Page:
It is perhaps somewhat surprising that no mention is made of the recent CJEU case of Aranyosi and Caldararu [2016] QB 921 despite it having been recently considered in Part 1 and Part 2 extradition cases by the High Court in Kirchanov & Ors v Bulgaria [2017] EWHC 827 (Admin) and Dzgoev v Russia [2017] EWHC 735 (Admin). However, given that the Aranyosi test is very similar to that which had been applied previously by the High Court, the decision by the Supreme Court essentially represents a continuation in the Court’s approach to Article 3 arguments arising from prison conditions.

 

What should practitioners take from the judgment?

The Court’s reaffirmation of the test from Bagdanavicius will be not be new to extradition practitioners. The Court reiterated that the real focus of the court’s enquiry when deciding whether there is an Article 3 breach in respect of threats from non-state agents will be the protections in place by the State. It will therefore continue to be crucial to obtain expert evidence and the usual objective evidence from internationally recognised sources on this point.

 However, perhaps what is more interesting about this case is that it is the first time that the Supreme Court has considered assurances in the extradition and Article 3 context. The important points to take from the judgment are firstly, how specific the assurances are, which may suggest more is needed in other cases; and secondly, the how the Court accepted that it was sufficient for the monitoring of assurances to be provided by consular staff only.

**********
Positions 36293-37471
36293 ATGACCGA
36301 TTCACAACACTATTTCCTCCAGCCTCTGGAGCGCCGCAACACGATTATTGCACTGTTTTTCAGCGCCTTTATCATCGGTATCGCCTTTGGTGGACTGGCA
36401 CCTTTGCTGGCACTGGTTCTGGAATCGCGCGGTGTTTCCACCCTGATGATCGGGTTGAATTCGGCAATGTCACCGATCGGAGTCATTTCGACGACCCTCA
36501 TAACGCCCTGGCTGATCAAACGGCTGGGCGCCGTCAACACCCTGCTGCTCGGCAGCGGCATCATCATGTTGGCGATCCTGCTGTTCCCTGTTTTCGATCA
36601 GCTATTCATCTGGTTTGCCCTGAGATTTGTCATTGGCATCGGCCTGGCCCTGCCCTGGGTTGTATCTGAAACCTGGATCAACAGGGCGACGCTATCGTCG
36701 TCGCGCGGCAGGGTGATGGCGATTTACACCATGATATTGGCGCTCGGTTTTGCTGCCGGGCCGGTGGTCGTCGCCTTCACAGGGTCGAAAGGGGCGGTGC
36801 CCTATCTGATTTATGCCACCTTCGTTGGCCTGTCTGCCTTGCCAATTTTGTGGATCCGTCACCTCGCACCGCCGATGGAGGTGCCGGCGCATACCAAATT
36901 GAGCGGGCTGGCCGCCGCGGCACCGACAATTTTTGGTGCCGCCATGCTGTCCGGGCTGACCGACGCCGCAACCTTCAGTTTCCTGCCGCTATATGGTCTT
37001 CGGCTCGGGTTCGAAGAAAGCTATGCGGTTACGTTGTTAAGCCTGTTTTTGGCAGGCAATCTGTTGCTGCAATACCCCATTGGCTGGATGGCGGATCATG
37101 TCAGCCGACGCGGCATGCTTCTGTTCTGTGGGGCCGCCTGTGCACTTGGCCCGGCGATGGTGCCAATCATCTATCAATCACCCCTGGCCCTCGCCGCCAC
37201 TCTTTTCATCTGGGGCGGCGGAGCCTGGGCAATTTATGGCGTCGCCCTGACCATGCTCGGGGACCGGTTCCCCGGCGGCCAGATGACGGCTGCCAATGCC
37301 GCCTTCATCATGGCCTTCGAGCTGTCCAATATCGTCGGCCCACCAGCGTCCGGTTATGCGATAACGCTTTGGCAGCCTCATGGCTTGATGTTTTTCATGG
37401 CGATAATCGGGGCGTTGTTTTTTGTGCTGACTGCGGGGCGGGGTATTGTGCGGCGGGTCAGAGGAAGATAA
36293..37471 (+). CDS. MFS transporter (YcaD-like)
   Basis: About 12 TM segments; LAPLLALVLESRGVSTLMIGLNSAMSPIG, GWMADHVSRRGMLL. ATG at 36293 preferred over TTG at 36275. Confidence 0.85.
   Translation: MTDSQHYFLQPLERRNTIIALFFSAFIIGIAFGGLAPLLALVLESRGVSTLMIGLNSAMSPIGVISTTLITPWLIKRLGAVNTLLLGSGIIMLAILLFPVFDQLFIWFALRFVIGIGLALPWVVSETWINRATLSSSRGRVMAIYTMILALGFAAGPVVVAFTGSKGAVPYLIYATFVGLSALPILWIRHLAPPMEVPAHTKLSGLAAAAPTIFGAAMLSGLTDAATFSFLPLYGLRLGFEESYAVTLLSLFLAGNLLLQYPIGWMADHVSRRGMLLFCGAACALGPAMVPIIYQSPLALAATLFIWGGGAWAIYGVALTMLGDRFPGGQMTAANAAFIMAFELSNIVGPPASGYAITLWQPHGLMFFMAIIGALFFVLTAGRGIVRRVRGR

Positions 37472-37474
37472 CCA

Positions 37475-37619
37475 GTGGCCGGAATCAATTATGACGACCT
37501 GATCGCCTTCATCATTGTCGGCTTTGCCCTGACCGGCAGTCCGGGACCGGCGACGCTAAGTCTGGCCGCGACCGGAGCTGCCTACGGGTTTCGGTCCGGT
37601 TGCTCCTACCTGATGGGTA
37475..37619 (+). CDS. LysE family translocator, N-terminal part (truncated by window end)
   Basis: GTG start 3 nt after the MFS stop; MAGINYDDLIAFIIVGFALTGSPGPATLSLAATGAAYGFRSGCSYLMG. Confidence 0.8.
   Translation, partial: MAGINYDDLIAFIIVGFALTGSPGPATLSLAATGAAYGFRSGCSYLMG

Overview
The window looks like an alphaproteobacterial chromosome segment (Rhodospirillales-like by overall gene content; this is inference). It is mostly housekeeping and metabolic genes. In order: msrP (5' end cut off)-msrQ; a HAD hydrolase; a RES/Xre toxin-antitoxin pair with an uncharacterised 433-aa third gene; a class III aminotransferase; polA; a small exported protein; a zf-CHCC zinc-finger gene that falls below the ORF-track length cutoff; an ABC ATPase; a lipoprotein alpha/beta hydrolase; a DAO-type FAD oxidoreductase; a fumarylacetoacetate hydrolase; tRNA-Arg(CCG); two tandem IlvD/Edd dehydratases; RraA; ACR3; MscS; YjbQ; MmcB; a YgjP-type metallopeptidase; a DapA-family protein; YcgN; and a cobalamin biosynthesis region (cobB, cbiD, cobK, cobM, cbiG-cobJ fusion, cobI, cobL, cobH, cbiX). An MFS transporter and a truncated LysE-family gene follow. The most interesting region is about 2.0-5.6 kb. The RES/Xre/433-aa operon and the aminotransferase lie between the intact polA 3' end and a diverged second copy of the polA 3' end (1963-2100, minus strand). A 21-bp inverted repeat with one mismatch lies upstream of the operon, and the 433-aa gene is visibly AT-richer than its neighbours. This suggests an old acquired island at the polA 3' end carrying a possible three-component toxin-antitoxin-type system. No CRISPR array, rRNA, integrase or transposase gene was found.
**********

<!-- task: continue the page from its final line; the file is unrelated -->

Firstly, what will be surprising to lawyers who regularly practice extradition, is the specificity of the assurances given. The recent cases on Article 3 which have considered prison conditions relate to overcrowding and material conditions of detention, e.g. cell size, time permitted outside the cell, heating, ventilation etc. Where assurances have deemed to be necessary to “dispel any doubts” as to Article 3 compliant conditions, these assurances typically will be fairly generic and concern cell size. However, in this case the assurances proffered were extremely specific. The assurances undertook that the respondent would be supervised by English-speaking officers with non-violent foreign inmates; a special assessment would be done to assess the level of protection needed; the would pre-screen inmates with ill intent towards him to prevent them having contact with them; he would have just under 7 square metres of personal space and nine hours per day out of his cell. Furthermore, if consular staff raised an issue concerning a breach the Taiwanese authorities would response to remedy them. The detail given goes far beyond what may be expected, even for a Part 2 case where the usual starting position of “mutual trust and confidence” for European Arrest Warrant cases cannot be relied upon. This may suggest that in other similar cases where prison conditions are an issue, a much more comprehensive assurance is required.

Secondly, the Court found that the Appeal Court’s concerns about the absence of an international system by which prison conditions in Taiwan are monitored, were unfounded. The Court held that consular staff could protect the respondent’s rights in this regard and in any case, those considerations do not outweigh other factors which point towards accepting the assurance. This will be of particular interest to extradition lawyers since there have been numerous recent cases where evidence has been provided of the authorities breaching the assurances (Romania in particular). In terms of future cases, despite the use of assurances becoming more prevalent and the evidence of compliance shakier, this case demonstrates that the court may only require a fairly weak level of monitoring if other elements of the Othman criteria are met.

 The full version of this article is published by Lexis Nexis here: Click Here